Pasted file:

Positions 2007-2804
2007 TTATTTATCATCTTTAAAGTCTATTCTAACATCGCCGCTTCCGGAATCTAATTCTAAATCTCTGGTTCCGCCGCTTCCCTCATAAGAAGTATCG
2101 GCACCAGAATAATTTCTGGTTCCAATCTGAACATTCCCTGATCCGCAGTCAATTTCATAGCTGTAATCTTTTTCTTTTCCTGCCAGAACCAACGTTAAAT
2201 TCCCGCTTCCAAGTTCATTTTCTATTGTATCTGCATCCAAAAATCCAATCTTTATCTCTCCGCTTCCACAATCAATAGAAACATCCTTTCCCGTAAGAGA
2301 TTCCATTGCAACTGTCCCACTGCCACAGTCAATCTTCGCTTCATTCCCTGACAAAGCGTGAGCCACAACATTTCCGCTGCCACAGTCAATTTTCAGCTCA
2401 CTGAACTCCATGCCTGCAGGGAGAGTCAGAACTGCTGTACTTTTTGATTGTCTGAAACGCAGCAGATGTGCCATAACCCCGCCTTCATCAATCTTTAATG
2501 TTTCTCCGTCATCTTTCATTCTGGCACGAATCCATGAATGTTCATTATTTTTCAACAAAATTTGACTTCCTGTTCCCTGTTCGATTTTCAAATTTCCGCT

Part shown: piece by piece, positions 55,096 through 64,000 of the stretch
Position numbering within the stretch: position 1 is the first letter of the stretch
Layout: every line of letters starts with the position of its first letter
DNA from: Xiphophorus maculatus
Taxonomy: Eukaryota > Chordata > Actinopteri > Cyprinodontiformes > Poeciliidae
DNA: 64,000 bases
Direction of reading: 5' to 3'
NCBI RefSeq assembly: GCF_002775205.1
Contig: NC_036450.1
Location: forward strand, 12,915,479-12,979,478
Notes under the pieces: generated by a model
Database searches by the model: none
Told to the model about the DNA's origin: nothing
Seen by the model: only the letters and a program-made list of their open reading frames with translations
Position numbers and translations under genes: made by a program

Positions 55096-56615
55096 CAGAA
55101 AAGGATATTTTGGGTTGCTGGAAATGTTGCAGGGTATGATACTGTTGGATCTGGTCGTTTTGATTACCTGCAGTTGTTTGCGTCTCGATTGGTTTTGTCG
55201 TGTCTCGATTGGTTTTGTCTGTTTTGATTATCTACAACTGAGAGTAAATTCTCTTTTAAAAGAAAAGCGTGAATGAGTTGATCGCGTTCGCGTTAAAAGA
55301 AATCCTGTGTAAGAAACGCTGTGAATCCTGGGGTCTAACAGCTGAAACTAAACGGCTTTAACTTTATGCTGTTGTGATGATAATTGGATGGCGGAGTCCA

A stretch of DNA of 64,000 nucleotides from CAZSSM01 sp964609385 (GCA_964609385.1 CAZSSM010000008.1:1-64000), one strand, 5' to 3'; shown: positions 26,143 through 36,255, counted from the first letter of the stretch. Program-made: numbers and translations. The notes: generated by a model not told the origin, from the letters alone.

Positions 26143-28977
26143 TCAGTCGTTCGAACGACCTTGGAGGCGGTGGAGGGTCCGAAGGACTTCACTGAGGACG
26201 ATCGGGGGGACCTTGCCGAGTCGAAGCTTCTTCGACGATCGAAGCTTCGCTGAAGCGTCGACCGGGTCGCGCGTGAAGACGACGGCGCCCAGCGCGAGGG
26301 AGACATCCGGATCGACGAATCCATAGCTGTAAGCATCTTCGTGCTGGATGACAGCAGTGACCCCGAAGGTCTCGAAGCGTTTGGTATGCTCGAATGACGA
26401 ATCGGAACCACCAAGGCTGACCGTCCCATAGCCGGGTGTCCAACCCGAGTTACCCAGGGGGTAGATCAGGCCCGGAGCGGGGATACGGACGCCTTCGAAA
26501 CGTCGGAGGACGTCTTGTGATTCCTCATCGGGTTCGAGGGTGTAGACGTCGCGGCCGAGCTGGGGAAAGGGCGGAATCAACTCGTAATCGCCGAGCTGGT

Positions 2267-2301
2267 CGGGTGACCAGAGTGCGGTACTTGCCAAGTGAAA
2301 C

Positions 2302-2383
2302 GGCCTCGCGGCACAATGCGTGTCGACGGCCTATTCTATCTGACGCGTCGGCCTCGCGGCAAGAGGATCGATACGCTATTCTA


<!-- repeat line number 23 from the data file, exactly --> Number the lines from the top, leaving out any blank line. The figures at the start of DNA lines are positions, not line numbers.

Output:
Positions 55096-56615